Working at Home with Kids: Ways to Make It Work for You

Motherhood is an all-consuming role and it’s all too easy to feel like you’ve lost a bit of yourself in the transition. Finding meaningful work is one way that many moms look to regain a bit of personal independence, with many looking for flexible positions that allow them to work around their family’s schedule. But when you have been out of the employment game for a bit, it can be overwhelming to navigate the uncharted territory of work-life balance.

Here are a few ways to make it easier to work while also staying home with the kids:

Find Flexible Work

This part may be easier said than done, but finding the right work opportunity is essential. First, determine how much time you have available that you’d like to devote to work. For many moms trying to balance staying home with the kids and working, this will typically be around 20 hours a week or less.

From there cull your network to find out if anyone you know has an inside scoop on any opportunities that you might be a good fit for. Chat up the moms at school pick-up to find out what they do that allows for a flexible schedule. Word-of-mouth referrals are more effective than searching aimlessly online.

Keeping an open mind to all of the possibilities is key. For instance, you may not aspire to be an entrepreneur, but you may find your niche by starting your own business through a direct sales company if you are really passionate about the products. You may have thought “what is Amway?” when you first heard about your friend’s side hustle, but then found that their products were the perfect fit for your needs. The ideal opportunity could be right under your nose.

Create a Schedule

Once you find the right work opportunity, set yourself up for success by creating a daily schedule and sticking to it. Many work-from-home parents find that early mornings and evenings are ideal times to get a jump on work while the kids are sleeping. If your kids are in school or if they are young and still nap throughout the day, these hours can provide an extra opportunity to work without necessitating paying for childcare.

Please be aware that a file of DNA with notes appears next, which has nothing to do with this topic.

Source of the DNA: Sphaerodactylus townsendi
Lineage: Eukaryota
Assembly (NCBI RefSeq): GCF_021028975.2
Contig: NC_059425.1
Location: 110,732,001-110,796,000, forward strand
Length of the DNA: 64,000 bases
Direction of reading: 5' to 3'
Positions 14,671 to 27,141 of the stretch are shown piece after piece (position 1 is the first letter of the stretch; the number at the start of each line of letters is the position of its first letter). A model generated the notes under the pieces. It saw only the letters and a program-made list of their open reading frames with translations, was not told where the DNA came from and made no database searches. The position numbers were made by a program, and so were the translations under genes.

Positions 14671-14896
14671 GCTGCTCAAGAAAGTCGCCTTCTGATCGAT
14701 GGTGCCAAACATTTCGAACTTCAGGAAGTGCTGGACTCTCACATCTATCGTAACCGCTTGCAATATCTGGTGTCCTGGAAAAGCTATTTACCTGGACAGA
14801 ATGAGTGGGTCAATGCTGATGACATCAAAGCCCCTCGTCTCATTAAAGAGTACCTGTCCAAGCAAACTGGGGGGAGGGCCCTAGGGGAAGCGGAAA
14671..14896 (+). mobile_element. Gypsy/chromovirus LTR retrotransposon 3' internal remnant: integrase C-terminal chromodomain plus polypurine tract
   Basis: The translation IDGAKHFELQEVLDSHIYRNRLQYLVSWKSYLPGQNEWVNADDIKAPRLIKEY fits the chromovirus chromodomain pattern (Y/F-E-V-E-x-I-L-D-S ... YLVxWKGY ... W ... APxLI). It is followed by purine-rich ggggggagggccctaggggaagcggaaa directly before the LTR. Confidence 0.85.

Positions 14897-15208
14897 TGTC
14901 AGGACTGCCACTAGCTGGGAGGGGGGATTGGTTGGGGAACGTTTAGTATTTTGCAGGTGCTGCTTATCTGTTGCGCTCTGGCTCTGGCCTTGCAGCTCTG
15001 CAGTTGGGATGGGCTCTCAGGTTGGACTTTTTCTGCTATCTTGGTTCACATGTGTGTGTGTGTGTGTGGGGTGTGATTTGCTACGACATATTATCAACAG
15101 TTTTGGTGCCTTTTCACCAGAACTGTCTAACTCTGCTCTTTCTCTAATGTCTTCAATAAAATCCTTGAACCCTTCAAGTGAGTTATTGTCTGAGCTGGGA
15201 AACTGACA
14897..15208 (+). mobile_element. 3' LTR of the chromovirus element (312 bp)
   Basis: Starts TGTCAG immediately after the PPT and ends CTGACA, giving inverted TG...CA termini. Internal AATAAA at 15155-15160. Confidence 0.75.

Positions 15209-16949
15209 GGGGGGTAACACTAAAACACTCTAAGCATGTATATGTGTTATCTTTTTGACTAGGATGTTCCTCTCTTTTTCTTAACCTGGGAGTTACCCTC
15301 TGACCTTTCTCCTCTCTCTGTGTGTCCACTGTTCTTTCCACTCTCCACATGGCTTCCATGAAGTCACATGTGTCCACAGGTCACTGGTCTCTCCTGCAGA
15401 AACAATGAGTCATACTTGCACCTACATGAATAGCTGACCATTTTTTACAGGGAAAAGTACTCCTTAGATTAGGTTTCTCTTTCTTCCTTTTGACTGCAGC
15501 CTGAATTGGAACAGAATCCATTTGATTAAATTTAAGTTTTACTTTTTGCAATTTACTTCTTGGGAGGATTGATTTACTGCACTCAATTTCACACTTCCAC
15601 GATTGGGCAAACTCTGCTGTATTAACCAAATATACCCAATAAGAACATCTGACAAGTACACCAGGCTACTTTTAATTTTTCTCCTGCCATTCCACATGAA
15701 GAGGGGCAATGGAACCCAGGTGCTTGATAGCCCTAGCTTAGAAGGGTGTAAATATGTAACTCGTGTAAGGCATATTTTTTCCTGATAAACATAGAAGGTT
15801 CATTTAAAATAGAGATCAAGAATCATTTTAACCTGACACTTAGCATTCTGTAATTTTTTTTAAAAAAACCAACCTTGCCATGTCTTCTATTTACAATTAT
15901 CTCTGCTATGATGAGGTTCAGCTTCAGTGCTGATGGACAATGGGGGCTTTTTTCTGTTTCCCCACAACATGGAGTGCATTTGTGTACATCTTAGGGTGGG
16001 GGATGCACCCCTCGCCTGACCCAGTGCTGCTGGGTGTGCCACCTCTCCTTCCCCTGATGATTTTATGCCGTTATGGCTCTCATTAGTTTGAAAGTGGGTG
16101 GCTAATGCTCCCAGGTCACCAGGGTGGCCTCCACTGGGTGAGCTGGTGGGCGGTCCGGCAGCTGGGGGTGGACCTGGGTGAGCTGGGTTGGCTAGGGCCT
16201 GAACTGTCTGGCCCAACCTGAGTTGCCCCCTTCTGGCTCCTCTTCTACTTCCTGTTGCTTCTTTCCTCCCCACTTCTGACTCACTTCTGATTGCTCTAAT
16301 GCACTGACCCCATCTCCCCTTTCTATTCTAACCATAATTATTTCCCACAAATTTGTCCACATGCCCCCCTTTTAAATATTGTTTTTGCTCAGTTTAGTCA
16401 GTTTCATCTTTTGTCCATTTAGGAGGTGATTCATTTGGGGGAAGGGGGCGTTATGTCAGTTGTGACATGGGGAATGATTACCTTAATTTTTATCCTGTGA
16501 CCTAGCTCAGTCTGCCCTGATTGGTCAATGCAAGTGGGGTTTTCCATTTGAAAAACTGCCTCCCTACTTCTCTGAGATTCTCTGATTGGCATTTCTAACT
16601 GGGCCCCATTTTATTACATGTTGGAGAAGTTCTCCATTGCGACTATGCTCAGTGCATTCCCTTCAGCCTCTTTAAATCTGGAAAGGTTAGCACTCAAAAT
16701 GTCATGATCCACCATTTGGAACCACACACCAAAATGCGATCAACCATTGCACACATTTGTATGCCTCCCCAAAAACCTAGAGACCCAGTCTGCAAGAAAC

Schedule everything that you need to get done each day, not just the time that you plan to spend working. Allot time for cooking, cleaning, grocery shopping, laundry, extracurricular activities and self-care like exercise. Scheduling your daily expectations for yourself will make it easier to be as productive as possible.

Working from home can be a big adjustment; often it feels like you are being pulled in different directions, unable to give anything 100 percent. Ease the adjustment by hiring a babysitter for a few hours a week to help you and your kids get adjusted to your new responsibilities. While you may feel like you can do it all on your own (and kudos if you can), having another adult around to keep the kids engaged will help you to really focus on your work and use your time more efficiently so that you’ll have more to spend with your family when the daily work is done.

Ask for Help

Despite the best laid plans, hurdles are always going to crop up here and there. Kids get sick, babysitters cancel at the last minute or work emergencies require you to work beyond your typical schedule; these things happen. Ease the stress by having a backup plan devised ahead of time. Keep a list of babysitters friends recommend and don’t hesitate to ask family and friends for help in a pinch. While you may feel bad about the inconvenience, they will likely enjoy the chance to spend some quality time with your children.

Make it as easy as you can for people to say yes to helping you. Offer a higher, last-minute rate for sitters or by bring your kids to a family member’s home rather than making them come to yours to watch the kids.

Juggling motherhood and work can be exhausting and stressful, but the fulfillment that doing something you love can bring you makes it worth it to try your hand at doing both. Like anything, it gets easier as you get used to the new routine so make a plan that works for your family and be ready to pivot and ask for help when the need arises.


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